Hemant Brar is a sub-editor at ESPNcricinfo
Karnataka 223 for 1 (Padikkal 92, Rahul 88*) beat Chhattisgarh (Khare 78, Koushik 4-46) by nine wickets
Are you an engineer stuck behind a desk nursing a passion for cricket? Are you someone who grew up playing tennis-ball cricket with the dream of representing India one day? Are you someone who still manages to find time from the busy life to play the sport? If the answer to any of these is a yes, you will relate to the story of Karnataka's V Koushik.
A mechanical engineer who once worked for Amazon, Koushik grew up playing cricket on the grounds of Bangalore. Until the age of 17, he was an offspinner but bowled medium pace in tennis-ball matches. Around 2009, towards the end of his school life, he got hammered in a game that forced him to switch to medium pace even with the hard ball.
Fast forward to 2019, he is opening the bowling for his state in the semi-final of the Vijay Hazare Trophy. Playing in his just fifth List A game, he ends up with 4 for 46 to orchestrate a nine-wicket win to take Karnataka into the final.
Bowling right-arm over, Koushik just floated the ball on a length around fifth stump. He looked totally harmless, hovering around the 127kph mark with hardly any followthrough. As a batsman, you can be fooled into thinking you can face him the whole day without any trouble. But when the Chhattisgarh batsmen tried to take advantage, those innocuous-looking deliveries stung. And there was enough venom in them to leave the opposition reeling at 35 for 3. Despite Amandeep Khare's laboured 78, Chhattisgarh could never recover and were dismissed for 223, with Koushik taking the final wicket.
The target was hardly a challenging one for Karnataka's mighty batting line-up, which was further boosted by the inclusion of Mayank Agarwal. Whatever little hope Chhattisgarh had was further shattered by a 155-run opening standing between Devdutt Padikkal and KL Rahul. Padikkal posted his fifth successive fifty-plus score, and en route to his 98-ball 92 also became the leading run-scorer of the tournament, going past Yashasvi Jaiswal and is now just two short of 600 mark.
Rahul though took his time and even had a life on 25 when Khare put him down at point off Shashank Singh. But once settled, he showed his class and finished unbeaten on 88. Agarwal, coming in at No. 3, took full advantage of the dispirited Chhattisgarh attack, hitting three fours and four sixes in his 47 off 33 balls, and along with Rahul finished the game with ten overs to spare.
But make no mistake, the victory was set up by Koushik. Bowling in the channel and moving it both ways, the 27-year-old accounted for Chhattisgarh's top three. In his first over, he found the outside edge of Shashank Singh with an outswinger. Jiwanjot Singh tried to drive one on the up and was pouched at second slip. Ashutosh Singh nicked off to one that left the batsman after pitching. At the end of his first spell, Koushik had figures of 7-0-18-3.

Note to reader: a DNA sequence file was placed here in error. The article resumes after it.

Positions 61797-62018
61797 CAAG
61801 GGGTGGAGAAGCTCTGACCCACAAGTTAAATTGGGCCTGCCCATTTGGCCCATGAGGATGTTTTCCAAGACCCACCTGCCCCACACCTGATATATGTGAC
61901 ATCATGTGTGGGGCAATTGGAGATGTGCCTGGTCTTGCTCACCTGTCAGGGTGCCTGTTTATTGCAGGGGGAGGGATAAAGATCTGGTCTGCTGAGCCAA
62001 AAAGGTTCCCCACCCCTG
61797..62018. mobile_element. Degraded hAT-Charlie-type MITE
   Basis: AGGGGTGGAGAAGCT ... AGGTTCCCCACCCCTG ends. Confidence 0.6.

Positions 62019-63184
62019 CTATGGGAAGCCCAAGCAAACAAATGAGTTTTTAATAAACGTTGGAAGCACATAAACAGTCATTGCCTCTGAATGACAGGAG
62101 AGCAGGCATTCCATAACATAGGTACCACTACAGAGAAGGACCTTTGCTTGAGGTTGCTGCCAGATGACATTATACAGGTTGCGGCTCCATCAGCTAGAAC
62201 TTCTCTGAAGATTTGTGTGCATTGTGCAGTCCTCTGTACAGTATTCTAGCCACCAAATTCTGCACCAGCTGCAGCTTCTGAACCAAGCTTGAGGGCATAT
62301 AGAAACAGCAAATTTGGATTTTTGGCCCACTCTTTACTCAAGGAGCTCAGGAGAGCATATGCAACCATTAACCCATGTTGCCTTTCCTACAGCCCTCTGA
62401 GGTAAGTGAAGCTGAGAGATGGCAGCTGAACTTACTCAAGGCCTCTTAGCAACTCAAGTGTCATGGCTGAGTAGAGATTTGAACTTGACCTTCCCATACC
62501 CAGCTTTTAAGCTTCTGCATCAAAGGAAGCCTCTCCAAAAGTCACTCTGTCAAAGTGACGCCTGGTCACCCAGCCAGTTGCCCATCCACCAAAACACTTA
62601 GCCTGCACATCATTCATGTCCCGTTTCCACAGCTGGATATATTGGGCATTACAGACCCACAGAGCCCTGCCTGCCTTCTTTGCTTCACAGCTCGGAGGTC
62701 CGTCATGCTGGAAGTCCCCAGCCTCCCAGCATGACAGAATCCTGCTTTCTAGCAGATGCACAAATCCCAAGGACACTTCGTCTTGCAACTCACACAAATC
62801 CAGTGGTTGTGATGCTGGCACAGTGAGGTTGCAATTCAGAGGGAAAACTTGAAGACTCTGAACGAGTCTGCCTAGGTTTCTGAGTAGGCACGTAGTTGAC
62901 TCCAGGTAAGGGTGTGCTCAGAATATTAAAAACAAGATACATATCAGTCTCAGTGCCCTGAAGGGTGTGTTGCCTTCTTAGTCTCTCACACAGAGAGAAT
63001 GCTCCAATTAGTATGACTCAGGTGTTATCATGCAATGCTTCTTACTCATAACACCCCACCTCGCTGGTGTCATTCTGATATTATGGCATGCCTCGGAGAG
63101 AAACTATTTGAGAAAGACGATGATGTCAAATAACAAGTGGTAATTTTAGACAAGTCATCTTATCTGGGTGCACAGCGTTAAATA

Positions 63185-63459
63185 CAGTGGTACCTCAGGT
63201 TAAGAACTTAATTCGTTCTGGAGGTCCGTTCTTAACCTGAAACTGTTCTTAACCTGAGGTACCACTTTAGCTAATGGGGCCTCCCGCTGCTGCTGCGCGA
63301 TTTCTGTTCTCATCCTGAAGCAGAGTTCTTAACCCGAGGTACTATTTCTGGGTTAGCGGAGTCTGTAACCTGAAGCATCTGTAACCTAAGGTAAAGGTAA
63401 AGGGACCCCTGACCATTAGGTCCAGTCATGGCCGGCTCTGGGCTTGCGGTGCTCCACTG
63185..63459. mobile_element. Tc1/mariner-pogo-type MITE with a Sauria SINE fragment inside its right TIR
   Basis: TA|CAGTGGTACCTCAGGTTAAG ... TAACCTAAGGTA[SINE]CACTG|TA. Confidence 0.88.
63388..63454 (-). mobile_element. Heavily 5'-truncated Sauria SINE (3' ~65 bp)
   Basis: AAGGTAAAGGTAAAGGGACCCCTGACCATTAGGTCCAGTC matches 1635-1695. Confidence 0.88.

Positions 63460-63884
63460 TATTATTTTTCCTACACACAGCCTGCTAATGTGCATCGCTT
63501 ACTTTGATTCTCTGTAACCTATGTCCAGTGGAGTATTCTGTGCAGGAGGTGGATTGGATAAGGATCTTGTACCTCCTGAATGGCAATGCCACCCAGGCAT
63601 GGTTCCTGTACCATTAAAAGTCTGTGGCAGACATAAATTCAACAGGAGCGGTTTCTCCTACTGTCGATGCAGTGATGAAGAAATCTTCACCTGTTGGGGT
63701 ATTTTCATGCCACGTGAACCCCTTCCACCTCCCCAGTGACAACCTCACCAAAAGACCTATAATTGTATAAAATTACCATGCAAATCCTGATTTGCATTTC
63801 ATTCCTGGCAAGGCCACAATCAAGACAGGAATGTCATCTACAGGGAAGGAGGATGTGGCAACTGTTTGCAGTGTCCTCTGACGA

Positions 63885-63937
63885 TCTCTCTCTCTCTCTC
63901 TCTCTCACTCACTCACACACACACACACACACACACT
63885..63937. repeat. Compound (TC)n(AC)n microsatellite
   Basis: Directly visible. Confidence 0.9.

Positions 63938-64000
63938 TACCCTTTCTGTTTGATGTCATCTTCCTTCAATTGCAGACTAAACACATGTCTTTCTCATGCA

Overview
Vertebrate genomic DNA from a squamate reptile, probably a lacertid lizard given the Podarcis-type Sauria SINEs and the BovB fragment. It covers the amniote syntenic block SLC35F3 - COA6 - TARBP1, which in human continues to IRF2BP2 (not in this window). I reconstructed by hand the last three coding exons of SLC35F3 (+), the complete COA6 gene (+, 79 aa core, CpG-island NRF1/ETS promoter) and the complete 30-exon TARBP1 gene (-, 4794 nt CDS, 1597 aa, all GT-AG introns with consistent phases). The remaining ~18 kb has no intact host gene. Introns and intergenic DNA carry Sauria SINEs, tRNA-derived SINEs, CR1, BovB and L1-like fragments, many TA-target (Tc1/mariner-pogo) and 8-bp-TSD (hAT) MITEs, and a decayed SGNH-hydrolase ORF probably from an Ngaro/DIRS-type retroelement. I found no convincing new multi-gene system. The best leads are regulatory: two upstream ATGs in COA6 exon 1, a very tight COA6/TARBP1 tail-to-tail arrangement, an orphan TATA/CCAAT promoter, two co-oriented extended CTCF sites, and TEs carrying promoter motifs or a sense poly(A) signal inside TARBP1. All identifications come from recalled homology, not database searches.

The overcast conditions in Bengaluru certainly helped in making a simple medium pace bowler difficult to deal with but Koushik's discipline should not be understated. "I basically stick to my strength," he said after the game, "which is to bowl that line and move the ball in and out from there. I think even the best batsmen will struggle if I bowl that way.
"Usually my stock ball is the one that goes away. The one that comes in off the wicket, that's not on purpose."
Talking about his journey, Koushik said: "I used to play cricket just for passion, I didn't know about the league structure or club structure until I was 17. At 17, I started playing league cricket. Later when I joined engineering, I used to miss out on many games due to exams. Because of that, my returns were also not good enough to get me selected for zonals.
"After I finished engineering, I took a break of eight months and that's when I played for U-23 Karnataka. I did well that year and from there it picked up.
"Later I joined Amazon, I worked for one-and-a-half years as a content developer. During that time, I used to play all kind of matches, league matches, corporate matches, whichever matches I could get, I used to play."
In 2010, he was picked by Shamanoor Davangere Diamonds for the Karnataka Premier League but it wasn't until last season that he got a chance to represent Karnataka. Playing in the 2018-19 Syed Mushtaq Ali Trophy, he starred with 17 wickets in ten games at an economy of 6.36 in his side's title run. At the start of this month, he made his List A debut in the league game against Chhattisgarh, and on Friday, will be featuring in another domestic final.
Only time can tell Koushik will ever get a chance to play for India. For now, he's on the path many of us dream(t) of taking.
Karnataka (and Mysore)
Chhattisgarh vs Karnataka
Vijay Hazare Trophy